Problems with permissions on user group

Discussion in 'Mac OS X Server, Xserve, and Networking' started by wauwter, Oct 5, 2010.

  1. wauwter macrumors newbie

    Joined:
    Oct 5, 2010
    #1
    Hi there,

    I'm setting up a small Mac network with the latest version of Mac OS X server. But I'm having some troubles with the permissions of user groups.
    We have 1 main user group in there are 8 users, which are all allowed to read and write. But sometimes when user A creates a directory, user B (which are still in the same user group) doesn't have access to it.

    In Server Admin -> File sharing I've already given the user group full control to all Child folders/files. So I've no idea what keeps going wrong.

    Maybe I've done it wrong in the beginning, so I want to setup the permissions from the start.

    Is there a way (maybe in Terminal) to clean all the permissions settings of one particular folder and set it up again?
    So to clarify: it's very important that when user A creates (or copies) a folder, it's still owned and accessible for the whole user group.
    Thanks in advance.
     
  2. MacKeeper-fan macrumors member

    MacKeeper-fan

    Joined:
    Jun 30, 2010
    #2
    Changing file permissions on the Mac is something you need to know how to do if you want to create your own non-home directory only shares on the Mac. Leopard implements folder sharing similarly to the way SharePoints does. I find myself needing to change permissions regularly because certain programs like to change file permissions on their own. The Terminal is generally better for changing permissions because it is much faster and also because you have more control. Sometimes you may need to do this is the file permissions get messed up in Leopard's File Sharing under System Preferences.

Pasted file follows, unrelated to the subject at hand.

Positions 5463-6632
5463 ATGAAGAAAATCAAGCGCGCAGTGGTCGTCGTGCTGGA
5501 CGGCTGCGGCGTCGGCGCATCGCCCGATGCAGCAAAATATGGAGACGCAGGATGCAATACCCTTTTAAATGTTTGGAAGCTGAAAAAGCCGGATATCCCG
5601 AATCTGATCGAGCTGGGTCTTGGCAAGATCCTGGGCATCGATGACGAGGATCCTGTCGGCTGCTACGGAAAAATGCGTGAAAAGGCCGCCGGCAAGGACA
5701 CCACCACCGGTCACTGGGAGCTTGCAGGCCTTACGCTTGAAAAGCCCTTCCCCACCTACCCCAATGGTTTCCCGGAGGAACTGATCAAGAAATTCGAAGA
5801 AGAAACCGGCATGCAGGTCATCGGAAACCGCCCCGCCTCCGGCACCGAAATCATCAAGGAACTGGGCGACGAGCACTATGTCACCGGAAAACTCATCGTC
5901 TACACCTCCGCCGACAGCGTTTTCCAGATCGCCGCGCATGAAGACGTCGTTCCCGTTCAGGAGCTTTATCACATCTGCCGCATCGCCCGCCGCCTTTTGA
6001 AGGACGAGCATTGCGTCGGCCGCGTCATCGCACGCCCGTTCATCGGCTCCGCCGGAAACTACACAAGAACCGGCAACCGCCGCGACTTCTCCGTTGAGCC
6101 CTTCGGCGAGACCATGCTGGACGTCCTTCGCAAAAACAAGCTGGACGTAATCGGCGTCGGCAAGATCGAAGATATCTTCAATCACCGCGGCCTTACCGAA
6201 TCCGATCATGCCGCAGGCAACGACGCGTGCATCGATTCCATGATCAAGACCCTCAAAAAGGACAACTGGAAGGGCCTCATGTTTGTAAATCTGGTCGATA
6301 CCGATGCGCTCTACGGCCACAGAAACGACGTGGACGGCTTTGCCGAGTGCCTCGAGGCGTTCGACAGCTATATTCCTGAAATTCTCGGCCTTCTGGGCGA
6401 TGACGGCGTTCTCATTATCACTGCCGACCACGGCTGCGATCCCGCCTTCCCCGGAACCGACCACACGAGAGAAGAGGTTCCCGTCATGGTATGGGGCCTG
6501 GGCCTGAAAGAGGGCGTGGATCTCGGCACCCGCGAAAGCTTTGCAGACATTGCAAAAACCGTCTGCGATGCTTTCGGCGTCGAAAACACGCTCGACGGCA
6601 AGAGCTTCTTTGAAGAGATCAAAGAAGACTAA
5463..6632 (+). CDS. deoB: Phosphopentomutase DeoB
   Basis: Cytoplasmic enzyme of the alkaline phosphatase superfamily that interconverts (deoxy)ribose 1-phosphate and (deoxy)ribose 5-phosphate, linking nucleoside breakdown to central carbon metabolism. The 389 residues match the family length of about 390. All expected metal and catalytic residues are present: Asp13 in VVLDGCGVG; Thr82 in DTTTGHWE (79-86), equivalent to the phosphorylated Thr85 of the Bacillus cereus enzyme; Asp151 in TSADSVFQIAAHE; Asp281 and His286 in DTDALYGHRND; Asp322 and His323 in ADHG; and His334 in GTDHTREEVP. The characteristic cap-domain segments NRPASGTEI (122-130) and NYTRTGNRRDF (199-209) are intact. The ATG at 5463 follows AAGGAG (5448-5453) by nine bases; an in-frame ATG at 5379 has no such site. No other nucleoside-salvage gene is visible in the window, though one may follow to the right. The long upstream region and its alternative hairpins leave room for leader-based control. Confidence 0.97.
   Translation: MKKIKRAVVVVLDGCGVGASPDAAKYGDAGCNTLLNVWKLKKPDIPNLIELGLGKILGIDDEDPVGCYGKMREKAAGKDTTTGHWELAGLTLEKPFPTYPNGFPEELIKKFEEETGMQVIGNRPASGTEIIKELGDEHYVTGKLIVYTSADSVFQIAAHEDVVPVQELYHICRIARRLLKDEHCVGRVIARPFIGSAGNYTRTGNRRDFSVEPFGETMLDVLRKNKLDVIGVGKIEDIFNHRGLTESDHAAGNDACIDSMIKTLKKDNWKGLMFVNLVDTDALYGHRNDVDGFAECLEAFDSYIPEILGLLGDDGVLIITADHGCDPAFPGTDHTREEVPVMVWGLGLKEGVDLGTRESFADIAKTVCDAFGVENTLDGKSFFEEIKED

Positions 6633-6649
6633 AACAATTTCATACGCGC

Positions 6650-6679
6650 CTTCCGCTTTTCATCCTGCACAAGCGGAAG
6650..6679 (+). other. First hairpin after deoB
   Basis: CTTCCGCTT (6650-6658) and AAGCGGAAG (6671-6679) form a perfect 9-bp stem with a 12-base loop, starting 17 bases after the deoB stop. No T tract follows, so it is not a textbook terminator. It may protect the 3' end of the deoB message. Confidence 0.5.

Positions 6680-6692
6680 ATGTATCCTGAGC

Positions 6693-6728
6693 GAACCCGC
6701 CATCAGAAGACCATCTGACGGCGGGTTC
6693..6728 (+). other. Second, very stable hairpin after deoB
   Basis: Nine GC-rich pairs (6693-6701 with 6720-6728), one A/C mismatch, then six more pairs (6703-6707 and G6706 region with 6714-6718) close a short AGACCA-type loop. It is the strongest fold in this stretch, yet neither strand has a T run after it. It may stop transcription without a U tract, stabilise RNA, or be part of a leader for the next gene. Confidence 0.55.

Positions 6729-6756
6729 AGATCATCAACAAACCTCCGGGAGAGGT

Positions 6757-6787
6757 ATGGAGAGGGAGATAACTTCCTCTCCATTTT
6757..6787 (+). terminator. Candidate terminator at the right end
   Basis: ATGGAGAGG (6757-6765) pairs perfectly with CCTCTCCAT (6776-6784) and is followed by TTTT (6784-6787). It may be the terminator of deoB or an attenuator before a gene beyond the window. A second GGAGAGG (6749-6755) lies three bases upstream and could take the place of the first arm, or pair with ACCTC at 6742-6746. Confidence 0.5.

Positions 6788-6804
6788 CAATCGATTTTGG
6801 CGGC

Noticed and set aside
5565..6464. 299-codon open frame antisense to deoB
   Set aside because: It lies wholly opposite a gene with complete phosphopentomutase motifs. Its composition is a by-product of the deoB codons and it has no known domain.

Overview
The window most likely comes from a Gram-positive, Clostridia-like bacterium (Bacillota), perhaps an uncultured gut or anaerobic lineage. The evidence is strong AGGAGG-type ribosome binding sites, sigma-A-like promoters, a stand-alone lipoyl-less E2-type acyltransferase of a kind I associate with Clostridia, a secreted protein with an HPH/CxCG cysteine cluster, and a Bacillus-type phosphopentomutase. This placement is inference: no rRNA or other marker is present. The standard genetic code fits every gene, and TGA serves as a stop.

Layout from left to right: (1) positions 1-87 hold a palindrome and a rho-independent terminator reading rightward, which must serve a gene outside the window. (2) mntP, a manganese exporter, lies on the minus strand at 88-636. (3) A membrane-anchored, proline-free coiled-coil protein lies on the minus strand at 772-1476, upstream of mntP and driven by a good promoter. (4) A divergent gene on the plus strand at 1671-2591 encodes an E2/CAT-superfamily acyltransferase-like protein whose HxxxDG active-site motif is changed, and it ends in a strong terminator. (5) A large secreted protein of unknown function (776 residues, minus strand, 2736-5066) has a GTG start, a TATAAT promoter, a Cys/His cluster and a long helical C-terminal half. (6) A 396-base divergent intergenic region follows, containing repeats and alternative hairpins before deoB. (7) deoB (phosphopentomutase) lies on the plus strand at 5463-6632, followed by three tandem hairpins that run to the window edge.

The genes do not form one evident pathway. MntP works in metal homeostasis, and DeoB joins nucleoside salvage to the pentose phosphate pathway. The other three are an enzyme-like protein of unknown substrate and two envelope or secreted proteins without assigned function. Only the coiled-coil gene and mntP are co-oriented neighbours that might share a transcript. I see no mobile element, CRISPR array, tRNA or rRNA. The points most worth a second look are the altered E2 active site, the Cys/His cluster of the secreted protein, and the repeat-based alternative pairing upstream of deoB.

Here's how it works:


    * First, open the Terminal, then use the command 'cd'. For example, if you wanted to change to your Desktop directory, you would type:

    cd ~/Desktop

    to change to your desired directory. Note that the tilde '~' represents your home directory.
    The command 'ls' then shows the files within the current directory. You can also use:

    ls -la

    The 'l' switch lists files in long format, and the 'a' switch lists all files, including hidden ones.
    If you are the owner of a file, you have the ability to change its permissions with the command:

    chmod

    There are several ways chmod can be used, however I will only focus on the octal system. The first number represents the owner's permission, the 2nd represents the groups permission, and the last one represents the world's or everyone's access. The permission is calculated using simple arithmetic.

    The first number represents the access granted to the file's owner. The next number, represent access granted to the file's group owner, and the last number represents everyone else's level of access. The possibilities for permissions include: read (4), write (2), execute (1), and no permission (0).

    The permission is set using the chmod command:

    chmod 755 filename

    However a more practical use of the command would be:

    sudo chmod -R 755 directoryname

    This command will recursively change the permissions on all files and folders contained within that directory because we used -R.

    Okay, so just to rehash again:
    The 7 comes from 1 + 2 + 4. This means read, write and execute permission (for the owner).
    The 5 comes from 1 + 4. This means execute and read permission (for the group).
    The 5 comes from 1 + 4. This means execute and read permission (for everyone).

    This means that the file's owner has read, write, and execute permission, but group and world only have read and execute permissions. Managing file permissions on the Mac isn't that difficult once you get the hang of it. And doinging it youself if more powerful that using Disk Utiity, however you should take care as you can screw things up when using the sudo (root permission) command.
     
  3. wauwter thread starter macrumors newbie

    Joined:
    Oct 5, 2010
    #3
    Wow, you are a real hero! You've explained it so clearly!
    Thank you very much!!
     

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